Professional fans feeling the heat amid crackdown

Finance | Staff reporter 18 Oct 2021

As China cracks down on the entertainment industry, professional fans are feeling the pain as their favorite stars get embroiled in scandals.

And a clamp on celebrity fan culture is not going to make things any easier for these operators.

Professional fans or fan-site masters are people who make a living out of following celebrities wherever they go, taking photos of them and sharing them online.

To cover their expenses such as flights and entrance tickets, they usually sell merchandise with the photos they take or raise cash through crowdfunding to organize special events for these fans.

Fan-site masters have a symbiotic relationship with the celebrities they admire -- they depend on the stars to make money while the stars are able to enhance their charisma through their sites and win more admirers.

But as China enforces its entertainers to raise the bar on ethics and morals, celebrities are finding their reputations can be destroyed at the slightest hint of any impropriety - and this is hurting the pockets of professional fans.

It's ridiculous that stars can be blacklisted and lose their stature overnight, says Gu Jie, who has been an administrator for a decade and whose sites are followed by hundreds of thousands of fans.

In early August, she sold event photos of Zhang Zhehan for several thousand yuan just before photos of the Chinese actor posing at Japan's Yasukuni Shrine - a controversial shrine that commemorates over 1,000 Japanese war criminals in World War Two - spread online and sparked public outrage.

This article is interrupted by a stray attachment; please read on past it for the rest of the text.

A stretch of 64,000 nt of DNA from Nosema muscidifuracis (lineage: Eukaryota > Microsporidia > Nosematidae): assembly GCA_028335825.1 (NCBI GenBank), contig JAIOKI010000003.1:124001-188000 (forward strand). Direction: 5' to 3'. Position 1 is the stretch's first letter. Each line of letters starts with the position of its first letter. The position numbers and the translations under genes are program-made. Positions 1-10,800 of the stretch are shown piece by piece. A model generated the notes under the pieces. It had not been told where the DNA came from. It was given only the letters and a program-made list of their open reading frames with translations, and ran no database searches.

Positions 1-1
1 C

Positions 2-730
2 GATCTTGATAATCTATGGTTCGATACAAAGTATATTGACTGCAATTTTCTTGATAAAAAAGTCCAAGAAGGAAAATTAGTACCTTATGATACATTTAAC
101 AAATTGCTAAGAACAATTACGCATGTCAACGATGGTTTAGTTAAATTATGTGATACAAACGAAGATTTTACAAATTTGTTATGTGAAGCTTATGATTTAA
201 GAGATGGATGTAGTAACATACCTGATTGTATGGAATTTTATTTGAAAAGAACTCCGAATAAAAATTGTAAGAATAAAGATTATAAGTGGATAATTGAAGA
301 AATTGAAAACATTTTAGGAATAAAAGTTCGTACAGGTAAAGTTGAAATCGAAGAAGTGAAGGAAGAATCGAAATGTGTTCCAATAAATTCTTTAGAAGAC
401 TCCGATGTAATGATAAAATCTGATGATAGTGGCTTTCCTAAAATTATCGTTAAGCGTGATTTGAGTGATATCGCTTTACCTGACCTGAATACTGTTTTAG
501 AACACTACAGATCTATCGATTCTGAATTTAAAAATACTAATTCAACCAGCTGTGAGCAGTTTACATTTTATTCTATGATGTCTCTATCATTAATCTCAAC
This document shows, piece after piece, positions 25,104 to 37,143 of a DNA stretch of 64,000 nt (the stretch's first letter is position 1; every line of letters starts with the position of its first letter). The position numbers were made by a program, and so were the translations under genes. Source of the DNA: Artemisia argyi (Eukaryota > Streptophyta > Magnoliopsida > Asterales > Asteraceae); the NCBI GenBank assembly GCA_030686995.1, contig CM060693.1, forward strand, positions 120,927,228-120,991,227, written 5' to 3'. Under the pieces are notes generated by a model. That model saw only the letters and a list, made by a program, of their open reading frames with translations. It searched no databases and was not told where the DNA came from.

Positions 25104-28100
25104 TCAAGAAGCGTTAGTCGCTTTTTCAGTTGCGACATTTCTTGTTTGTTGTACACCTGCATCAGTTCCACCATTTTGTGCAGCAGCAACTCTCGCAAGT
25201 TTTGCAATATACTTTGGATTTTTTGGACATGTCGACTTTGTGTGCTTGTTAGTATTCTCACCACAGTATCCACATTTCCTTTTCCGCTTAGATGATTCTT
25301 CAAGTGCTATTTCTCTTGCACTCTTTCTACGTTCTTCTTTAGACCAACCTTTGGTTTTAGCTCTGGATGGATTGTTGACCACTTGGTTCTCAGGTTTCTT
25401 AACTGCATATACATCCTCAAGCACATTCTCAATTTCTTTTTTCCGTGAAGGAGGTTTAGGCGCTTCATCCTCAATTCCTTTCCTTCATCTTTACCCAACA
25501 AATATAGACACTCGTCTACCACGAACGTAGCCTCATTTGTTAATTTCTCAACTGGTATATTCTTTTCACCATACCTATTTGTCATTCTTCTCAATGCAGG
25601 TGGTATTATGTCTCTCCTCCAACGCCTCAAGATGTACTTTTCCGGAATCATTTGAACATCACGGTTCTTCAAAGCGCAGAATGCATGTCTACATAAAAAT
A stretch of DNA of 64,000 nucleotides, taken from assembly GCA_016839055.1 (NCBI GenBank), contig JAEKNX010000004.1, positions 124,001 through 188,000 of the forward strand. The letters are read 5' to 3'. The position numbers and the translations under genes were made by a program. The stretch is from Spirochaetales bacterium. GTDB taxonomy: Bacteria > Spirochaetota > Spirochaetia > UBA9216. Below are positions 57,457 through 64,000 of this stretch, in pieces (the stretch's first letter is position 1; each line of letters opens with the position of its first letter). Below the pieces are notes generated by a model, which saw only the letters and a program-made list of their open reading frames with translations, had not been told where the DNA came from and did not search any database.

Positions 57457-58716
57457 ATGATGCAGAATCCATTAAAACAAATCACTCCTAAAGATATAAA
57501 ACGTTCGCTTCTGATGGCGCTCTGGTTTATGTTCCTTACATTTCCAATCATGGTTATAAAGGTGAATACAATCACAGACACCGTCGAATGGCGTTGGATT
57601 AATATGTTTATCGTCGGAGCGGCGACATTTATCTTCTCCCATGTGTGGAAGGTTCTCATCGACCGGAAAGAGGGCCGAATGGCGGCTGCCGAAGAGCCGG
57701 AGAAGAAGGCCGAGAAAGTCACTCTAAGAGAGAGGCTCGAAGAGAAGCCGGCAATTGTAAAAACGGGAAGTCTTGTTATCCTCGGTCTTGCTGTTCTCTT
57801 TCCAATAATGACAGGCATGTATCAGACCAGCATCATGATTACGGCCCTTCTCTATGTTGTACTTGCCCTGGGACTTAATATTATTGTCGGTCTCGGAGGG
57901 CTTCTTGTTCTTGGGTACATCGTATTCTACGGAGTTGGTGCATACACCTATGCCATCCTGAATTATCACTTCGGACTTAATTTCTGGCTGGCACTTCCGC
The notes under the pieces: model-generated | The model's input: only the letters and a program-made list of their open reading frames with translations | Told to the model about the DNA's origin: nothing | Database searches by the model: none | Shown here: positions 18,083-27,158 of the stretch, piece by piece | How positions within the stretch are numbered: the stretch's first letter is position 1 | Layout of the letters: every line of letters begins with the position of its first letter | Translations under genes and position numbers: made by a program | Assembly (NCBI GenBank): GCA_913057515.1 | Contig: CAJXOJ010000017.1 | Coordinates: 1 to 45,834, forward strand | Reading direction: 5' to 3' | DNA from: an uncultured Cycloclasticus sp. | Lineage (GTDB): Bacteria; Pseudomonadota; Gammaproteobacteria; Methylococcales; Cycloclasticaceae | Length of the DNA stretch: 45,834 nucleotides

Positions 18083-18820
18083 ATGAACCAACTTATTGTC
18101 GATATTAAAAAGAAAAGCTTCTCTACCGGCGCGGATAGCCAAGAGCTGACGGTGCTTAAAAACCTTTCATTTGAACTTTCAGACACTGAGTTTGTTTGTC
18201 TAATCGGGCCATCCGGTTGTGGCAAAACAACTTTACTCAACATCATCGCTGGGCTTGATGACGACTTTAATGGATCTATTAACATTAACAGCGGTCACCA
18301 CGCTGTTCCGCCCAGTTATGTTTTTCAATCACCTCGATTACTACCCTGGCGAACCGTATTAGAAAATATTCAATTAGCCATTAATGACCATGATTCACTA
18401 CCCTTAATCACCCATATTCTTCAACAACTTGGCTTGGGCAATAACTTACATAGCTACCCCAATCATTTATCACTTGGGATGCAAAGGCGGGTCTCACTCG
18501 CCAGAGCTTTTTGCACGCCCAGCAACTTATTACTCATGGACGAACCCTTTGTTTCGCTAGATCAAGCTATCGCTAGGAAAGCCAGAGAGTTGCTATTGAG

One of China's top fan-site administrators, Gu has several sites dedicated to the most popular celebrities and has earned a small fortune from posting exclusive photos of these stars.

However, her income has now become unstable this year with several stars caught up in controversies.

Gu says that running a fan site can cost hundreds of thousands of yuan.

Detailing the expenses incurred for attending a single event, Gu says a ticket usually costs 20,000 yuan (HK$24,182), round-trip fares run into the thousands, while hotel rooms average 200 yuan a night.

China's fan culture has also given rise to fan-paid photography and fan-site masters are also commissioned to follow or even stalk celebrities and take photographs.

They can earn considerable profits from desperate fans, although the cost for entering a show can be prohibitive, according to a marketing influencer.

For instance, a photographer who sells photos of a celebrity for 20,000 yuan could earn a profit of 5,000 yuan, if they bought the entrance ticket for 15,000 yuan, he says, adding that sourcing and selling a star's itinerary is also a lucrative business.

But things will only get harder for professional fans, as China is also cracking down on "chaotic" fan culture.

In August, the Cyberspace Administration of China warned these sites against enticing netizens to buy celebrity merchandise.

The regulator also said it would take action against the dissemination of "harmful information" in celebrity fan groups, and close down discussion channels that spread celebrity scandals or "provoke trouble."



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